How to Find Top Talent For Your Winery

People have been making wine for centuries, this is not a new fact. Archaeologists have found proof of winemaking as far back as 6000 BC, in modern-day Georgia. These ancestors discovered that burying grape juice underground during the winter would turn it into wine. They would even store some batches underground for up to 50 years.

We have come a long way since then. Modern techniques, growing market interest, climate change are just a few of the factors that have shaped the modern wine landscape. Each growing season will come with its challenges like late frost, scorching sun, or drought. But how wineries’ overcome these difficulties become encapsulated in each bottle they produce from that vintage year. 

It’s by working through obstacles that have given winemakers the knowledge to produce exceptional wine, regardless of the growing conditions of the season. 

However, the only way a winery can achieve such successful results is thanks to the talented winemaker and dedicated hands supporting the process. The number of wineries actively producing wine in the United States has steadily risen over the past 10 years despite a massive global shutdown. This means the market is becoming even more competitive. The best competitive advantage a winery can have is its talent. These are the people who are going to tend to your vines, harvest your grapes, make your wine, and sell your product.

But a more competitive winery landscape also means more difficulties with wine industry recruitment. Wineries now need to look at their culture, growth potential, and compensation packages to entice top talent. Even more needs to be done to retain these professionals.

Here are some tips on how to draw wine talent to your winery and how to keep them for the long term.

Developing a Strategic Objective for Your Winery

In short, people want to work for a company they can get behind. But this is difficult for them to do when you don’t fully understand what your overall winery goals are.

This starts with your brand vision. A clearly defined vision you hold yourself and your employees to. The second is quantifiable key performance indicators (KPIs). These can include market penetration growth rates, production yield, employee retention. It’s a list that is unique to your winery, your brand, and your vision.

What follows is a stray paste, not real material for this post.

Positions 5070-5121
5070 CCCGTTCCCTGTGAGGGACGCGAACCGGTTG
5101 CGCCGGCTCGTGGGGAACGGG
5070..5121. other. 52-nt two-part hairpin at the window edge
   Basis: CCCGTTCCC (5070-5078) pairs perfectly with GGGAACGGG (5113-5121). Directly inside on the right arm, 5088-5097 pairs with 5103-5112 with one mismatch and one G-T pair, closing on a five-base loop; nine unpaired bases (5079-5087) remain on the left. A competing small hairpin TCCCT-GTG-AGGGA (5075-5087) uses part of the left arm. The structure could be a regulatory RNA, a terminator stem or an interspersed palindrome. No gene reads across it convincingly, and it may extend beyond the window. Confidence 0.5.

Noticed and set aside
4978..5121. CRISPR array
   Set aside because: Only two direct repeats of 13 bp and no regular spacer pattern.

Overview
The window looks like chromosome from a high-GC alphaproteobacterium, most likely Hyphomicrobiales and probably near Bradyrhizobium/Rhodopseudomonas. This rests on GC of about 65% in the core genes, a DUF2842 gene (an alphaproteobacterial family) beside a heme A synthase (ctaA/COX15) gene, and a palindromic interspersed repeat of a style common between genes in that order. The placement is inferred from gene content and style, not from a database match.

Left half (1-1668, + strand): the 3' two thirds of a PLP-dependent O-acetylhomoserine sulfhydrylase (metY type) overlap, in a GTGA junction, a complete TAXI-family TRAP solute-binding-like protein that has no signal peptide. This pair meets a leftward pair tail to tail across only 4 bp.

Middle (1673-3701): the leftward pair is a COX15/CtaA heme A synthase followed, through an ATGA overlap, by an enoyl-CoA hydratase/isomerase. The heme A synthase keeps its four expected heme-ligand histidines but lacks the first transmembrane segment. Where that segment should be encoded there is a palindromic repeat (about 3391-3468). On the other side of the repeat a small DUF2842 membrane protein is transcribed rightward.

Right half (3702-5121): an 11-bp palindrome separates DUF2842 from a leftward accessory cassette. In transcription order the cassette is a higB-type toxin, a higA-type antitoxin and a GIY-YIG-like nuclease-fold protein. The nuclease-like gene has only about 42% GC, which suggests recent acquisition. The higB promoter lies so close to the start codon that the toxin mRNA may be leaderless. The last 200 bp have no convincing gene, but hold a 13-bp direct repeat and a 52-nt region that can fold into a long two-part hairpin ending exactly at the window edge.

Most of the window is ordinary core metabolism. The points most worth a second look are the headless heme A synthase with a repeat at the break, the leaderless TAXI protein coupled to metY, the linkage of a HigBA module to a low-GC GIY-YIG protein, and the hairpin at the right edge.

This provides a framework that potential wine talent can understand to see if your company goals align with their own professional ones.

Cultivating Company Culture

It’s well known that we spend one-third of our lives at work. So it’s important to love what you do. But it’s even more important to love the environment you are in.

A toxic work environment where employees feel overworked, underappreciated, or dispensable will inevitably lead to poor performance and turnover. But wineries can work to develop a positive work environment and company culture. One set around genuine interest in the well-being of your staff and having appropriate work/life balance.

Balance is a hot button issue in the modern wine world. Wineries do demand hard work and at times long hours. However, it’s a give-and-take scenario. Staff is much more willing to put in the hard work and long hours when they know a winery can give them the downtime they need to recoup and live their lives.

Develop Detailed Job Descriptions

Job descriptions are a necessary tool to understand the basic requirements and expectations of a position. It’s important to have detailed job descriptions that accurately represent the position. This will help your wine industry recruitment by providing potential candidates with the knowledge to make an informed decision on joining your winery.

When new hires start a job and the position doesn’t match the description, it can make the  new employees feel tricked or cheated. This isn’t a great way to start a professional working relationship and can lead to poor performance.

Vetting Candidates Through Interview Testing